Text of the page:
What other sciences look like
AbstractIn order to have references for discussing mathematical menus in political science, I review the most common types of mathematical formulae used in physics and chemistry, as well as some mathematical advances in economics. Several issues appear relevant: variables should be well defined and measurable; the relationships between variables may be non-linear; the direction of causality should be clearly identified and not assumed on a priori grounds. On these bases, theoretically-driven equations on political matters can be validated by empirical tests and can predict observable phenomena.
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Bibliographic InfoPaper provided by Department of Economics and Business, Universitat Pompeu Fabra in its series Economics Working Papers with number 1017.
Date of creation: Mar 2007
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Web page: http://www.econ.upf.edu/
Natural and social sciences; econometrics; political science methods; mathematical models; regression analysis;
Find related papers by JEL classification:
- C00 - Mathematical and Quantitative Methods - - General - - - General
- C01 - Mathematical and Quantitative Methods - - General - - - Econometrics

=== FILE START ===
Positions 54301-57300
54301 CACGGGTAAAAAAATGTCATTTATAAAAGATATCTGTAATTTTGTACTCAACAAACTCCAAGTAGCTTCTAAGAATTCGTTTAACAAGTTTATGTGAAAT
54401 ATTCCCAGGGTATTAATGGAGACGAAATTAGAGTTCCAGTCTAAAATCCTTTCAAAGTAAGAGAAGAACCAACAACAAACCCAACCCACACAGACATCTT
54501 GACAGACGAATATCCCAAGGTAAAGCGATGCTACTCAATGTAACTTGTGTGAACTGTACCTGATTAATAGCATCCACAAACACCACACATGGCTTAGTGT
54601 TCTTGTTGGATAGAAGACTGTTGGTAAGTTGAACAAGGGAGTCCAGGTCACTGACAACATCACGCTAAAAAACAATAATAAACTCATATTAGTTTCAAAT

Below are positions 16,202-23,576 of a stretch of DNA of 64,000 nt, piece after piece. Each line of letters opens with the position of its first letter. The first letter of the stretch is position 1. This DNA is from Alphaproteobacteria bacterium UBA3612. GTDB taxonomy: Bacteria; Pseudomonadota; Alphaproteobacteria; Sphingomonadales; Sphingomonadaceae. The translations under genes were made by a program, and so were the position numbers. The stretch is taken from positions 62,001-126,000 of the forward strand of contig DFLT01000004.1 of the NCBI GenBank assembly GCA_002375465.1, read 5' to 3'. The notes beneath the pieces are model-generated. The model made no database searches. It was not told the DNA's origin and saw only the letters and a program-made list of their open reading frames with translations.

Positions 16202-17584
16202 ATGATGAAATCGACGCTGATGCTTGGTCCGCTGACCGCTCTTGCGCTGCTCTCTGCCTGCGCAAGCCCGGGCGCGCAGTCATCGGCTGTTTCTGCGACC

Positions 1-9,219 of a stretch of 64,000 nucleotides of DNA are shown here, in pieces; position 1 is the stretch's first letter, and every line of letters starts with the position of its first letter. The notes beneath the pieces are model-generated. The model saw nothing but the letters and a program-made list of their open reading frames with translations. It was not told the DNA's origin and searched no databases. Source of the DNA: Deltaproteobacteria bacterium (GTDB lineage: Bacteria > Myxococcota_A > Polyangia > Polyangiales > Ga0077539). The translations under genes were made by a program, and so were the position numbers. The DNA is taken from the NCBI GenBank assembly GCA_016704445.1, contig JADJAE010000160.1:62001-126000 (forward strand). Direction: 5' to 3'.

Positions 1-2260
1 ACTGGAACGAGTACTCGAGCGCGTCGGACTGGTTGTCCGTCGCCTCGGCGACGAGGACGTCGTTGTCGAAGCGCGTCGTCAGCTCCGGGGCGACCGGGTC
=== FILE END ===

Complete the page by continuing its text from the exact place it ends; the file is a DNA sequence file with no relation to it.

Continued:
- C02 - Mathematical and Quantitative Methods - - General - - - Mathematical Economics
This paper has been announced in the following NEP Reports:
- NEP-ALL-2007-03-10 (All new papers)
- NEP-POL-2007-03-10 (Positive Political Economics)
- NEP-SOG-2007-03-10 (Sociology of Economics)
Please report citation or reference errors to , or , if you are the registered author of the cited work, log in to your RePEc Author Service profile, click on "citations" and make appropriate adjustments.:
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- Prachowny, Martin F J, 1993. "Okun's Law: Theoretical Foundations and Revised Estimates," The Review of Economics and Statistics, MIT Press, vol. 75(2), pages 331-36, May.
- Lewis-Beck, Michael S. & Tien, Charles, 2008. "Forecasting presidential elections: When to change the model," International Journal of Forecasting, Elsevier, vol. 24(2), pages 227-236.
- Campbell, James E., 2008. "Evaluating U.S. presidential election forecasts and forecasting equations," International Journal of Forecasting, Elsevier, vol. 24(2), pages 259-271.
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